Discussion: The true cost of making handmade

Crafters really are the lowest paid profession in existence.
So many times I have heard people almost gasp when they have heard the true price of a handmade garment or product.  It's like you've asked them for their first born!
As a result, many crafters now feel almost obliged to lower their prices and sell for well below what they are truly worth.

I had a chat this morning with my sister in law Leanne who I shared a market stall with for about 5 years.  Leanne made the most divine hand knitted blankets and she has very generously provided some figures for me to share with you, to give an idea just how little profit is made. 
Of course this doesn't relate to all crafters, some are making a nice profit and rightly so.  But overall most would fall into the following category.
  • To make the above hand knitted blanket you would need 8 balls of 50g wool (400g).
  • As a rule of thumb - each 50g ball takes about 2 hours to knit.
  • Wholesale cost of the wool used $2.50 per ball x 8 = $20
  • Leanne at times employed local ladies to help with the bulk of the knitting (they just loved to knit). Not including trims & embellishments.  They did sew squares together.  Equivalent to about 6 balls (10-12 hours) $35 per blanket. ($3.00 per hour)
  • Crocheted flower embellishments - yarn supplied, dropped off & collected to local crocheters. Cost to Leanne $0.50 + small scrap materials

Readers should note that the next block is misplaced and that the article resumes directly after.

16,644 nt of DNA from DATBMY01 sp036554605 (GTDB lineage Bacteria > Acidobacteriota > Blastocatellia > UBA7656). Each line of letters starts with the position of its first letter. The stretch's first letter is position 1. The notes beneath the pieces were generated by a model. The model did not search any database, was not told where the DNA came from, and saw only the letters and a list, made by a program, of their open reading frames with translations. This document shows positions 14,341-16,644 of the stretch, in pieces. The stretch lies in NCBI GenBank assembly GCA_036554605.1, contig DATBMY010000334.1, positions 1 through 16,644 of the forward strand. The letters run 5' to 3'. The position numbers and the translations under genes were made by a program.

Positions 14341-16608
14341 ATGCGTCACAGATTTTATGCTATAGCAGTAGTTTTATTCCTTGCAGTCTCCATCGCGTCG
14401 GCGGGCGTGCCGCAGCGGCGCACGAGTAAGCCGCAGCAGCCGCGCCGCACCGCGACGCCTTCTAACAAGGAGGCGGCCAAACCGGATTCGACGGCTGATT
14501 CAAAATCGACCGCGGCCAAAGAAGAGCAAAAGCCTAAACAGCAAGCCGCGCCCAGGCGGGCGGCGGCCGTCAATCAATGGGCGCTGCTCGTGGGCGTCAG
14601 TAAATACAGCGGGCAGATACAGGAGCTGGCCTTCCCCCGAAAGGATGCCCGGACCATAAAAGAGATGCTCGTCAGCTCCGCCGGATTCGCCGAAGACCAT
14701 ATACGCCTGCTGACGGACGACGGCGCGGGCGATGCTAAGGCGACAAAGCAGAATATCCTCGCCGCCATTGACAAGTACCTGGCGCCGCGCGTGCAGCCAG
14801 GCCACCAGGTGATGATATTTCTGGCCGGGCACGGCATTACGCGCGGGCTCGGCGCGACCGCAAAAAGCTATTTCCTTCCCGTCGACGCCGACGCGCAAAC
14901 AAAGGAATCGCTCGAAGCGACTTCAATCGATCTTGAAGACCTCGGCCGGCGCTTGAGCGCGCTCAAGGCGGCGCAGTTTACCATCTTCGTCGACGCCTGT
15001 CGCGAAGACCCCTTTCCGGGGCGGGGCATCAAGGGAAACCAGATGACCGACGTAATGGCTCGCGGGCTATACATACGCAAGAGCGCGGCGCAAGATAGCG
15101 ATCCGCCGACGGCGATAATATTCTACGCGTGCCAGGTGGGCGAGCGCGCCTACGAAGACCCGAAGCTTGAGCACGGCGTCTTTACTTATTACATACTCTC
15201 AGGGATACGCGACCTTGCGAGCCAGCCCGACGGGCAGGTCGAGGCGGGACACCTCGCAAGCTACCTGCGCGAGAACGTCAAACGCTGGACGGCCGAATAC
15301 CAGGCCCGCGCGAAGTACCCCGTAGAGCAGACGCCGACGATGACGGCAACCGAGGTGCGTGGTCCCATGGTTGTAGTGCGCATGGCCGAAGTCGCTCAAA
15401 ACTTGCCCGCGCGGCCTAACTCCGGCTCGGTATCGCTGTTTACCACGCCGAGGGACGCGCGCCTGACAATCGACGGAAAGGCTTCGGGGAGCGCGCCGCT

• Leanne took 6 hours to finish off the blanket by knitting & attaching trim with mitred corners, attaching flowers & steam pressing.
So the final result:
Cost of wool: $20 + Labour for knitting: $35 + Embellishments: $2 = $57

Sale price of blanket $85 less cost $57 leaves $28
Divide by Lea's 6 hours = $4.67 per hour
Now add on the associated costs of having a market stall plus all the running around she had to do - she made a grand total of 2 cents per hour (OK that's an exaggeration but you get my point!)

If crafters charged what a handmade product is really worth, would the increased price make these items unaffordable?

Do you think we would then see a dramatic decrease in the number of online marketplace sellers & buyers with all consumers going back to buying from commercial retailers?


Emma said...

I could not agree more. With my crafts and markets stalls my lovely fiance does all the sums like that in his head and is like you can not sell it for anything less than xyz!! Alarming but true, people don't realise and it makes me sad to think people want to pay the same money for something coming out of a factory in Taiwan as something lovingly handstitched :(

Kawaii for You said...

I would say this would be true for most crafters. When I had my handmade business I was absolutely shocked when I sat down and worked out the cost of everything. You just don't really take all the little bits and pieces into account, let alone your own time!

Bree said...

I've always sold bits and pieces of my work but mainly as a hobby and never for great profit. The way I currently look at it is as long as I cover my materials and maybe a bit towards some more materials for myself then I've done ok. I've previously sold at market stalls and it is a good way to reach the public but unfortunately it's a lot of work for not much gain. I think really beautiful handmade goods are really something you buy for a special occasion - I can see people paying for that beautiful blanket when a baby is born or christened but not as an every day gift. I make things for my child to use every day and they cost more than store bought items but I love doing it so it's ok. But I know other people wouldn't pay what the items were 'worth'.